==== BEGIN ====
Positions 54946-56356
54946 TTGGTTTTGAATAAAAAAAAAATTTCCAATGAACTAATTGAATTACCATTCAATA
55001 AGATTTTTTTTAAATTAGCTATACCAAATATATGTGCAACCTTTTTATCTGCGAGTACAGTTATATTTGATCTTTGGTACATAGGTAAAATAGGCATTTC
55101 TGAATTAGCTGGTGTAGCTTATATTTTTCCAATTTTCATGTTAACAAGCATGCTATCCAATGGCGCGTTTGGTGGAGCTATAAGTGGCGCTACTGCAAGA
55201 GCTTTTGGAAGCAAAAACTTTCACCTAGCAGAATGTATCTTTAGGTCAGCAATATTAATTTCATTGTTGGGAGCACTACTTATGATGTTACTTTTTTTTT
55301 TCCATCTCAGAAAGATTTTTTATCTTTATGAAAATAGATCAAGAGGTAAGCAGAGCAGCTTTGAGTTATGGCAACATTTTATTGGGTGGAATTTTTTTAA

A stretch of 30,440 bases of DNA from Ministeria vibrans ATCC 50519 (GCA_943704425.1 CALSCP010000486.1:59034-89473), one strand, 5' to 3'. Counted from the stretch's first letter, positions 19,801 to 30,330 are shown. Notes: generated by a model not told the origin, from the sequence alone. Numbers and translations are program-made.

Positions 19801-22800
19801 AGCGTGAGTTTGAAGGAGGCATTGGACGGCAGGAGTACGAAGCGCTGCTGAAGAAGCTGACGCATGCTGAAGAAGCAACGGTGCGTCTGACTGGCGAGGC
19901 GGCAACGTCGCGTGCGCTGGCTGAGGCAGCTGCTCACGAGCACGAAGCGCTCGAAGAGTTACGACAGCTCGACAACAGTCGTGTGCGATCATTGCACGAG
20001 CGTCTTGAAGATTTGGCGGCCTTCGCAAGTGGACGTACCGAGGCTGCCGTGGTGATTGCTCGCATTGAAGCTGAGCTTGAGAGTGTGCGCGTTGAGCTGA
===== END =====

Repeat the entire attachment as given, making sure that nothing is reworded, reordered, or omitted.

Positions 54946-56356
54946 TTGGTTTTGAATAAAAAAAAAATTTCCAATGAACTAATTGAATTACCATTCAATA
55001 AGATTTTTTTTAAATTAGCTATACCAAATATATGTGCAACCTTTTTATCTGCGAGTACAGTTATATTTGATCTTTGGTACATAGGTAAAATAGGCATTTC
55101 TGAATTAGCTGGTGTAGCTTATATTTTTCCAATTTTCATGTTAACAAGCATGCTATCCAATGGCGCGTTTGGTGGAGCTATAAGTGGCGCTACTGCAAGA
55201 GCTTTTGGAAGCAAAAACTTTCACCTAGCAGAATGTATCTTTAGGTCAGCAATATTAATTTCATTGTTGGGAGCACTACTTATGATGTTACTTTTTTTTT
55301 TCCATCTCAGAAAGATTTTTTATCTTTATGAAAATAGATCAAGAGGTAAGCAGAGCAGCTTTGAGTTATGGCAACATTTTATTGGGTGGAATTTTTTTAA

A stretch of 30,440 bases of DNA from Ministeria vibrans ATCC 50519 (GCA_943704425.1 CALSCP010000486.1:59034-89473), one strand, 5' to 3'. Counted from the stretch's first letter, positions 19,801 to 30,330 are shown. Notes: generated by a model not told the origin, from the sequence alone. Numbers and translations are program-made.

Positions 19801-22800
19801 AGCGTGAGTTTGAAGGAGGCATTGGACGGCAGGAGTACGAAGCGCTGCTGAAGAAGCTGACGCATGCTGAAGAAGCAACGGTGCGTCTGACTGGCGAGGC
19901 GGCAACGTCGCGTGCGCTGGCTGAGGCAGCTGCTCACGAGCACGAAGCGCTCGAAGAGTTACGACAGCTCGACAACAGTCGTGTGCGATCATTGCACGAG
20001 CGTCTTGAAGATTTGGCGGCCTTCGCAAGTGGACGTACCGAGGCTGCCGTGGTGATTGCTCGCATTGAAGCTGAGCTTGAGAGTGTGCGCGTTGAGCTGA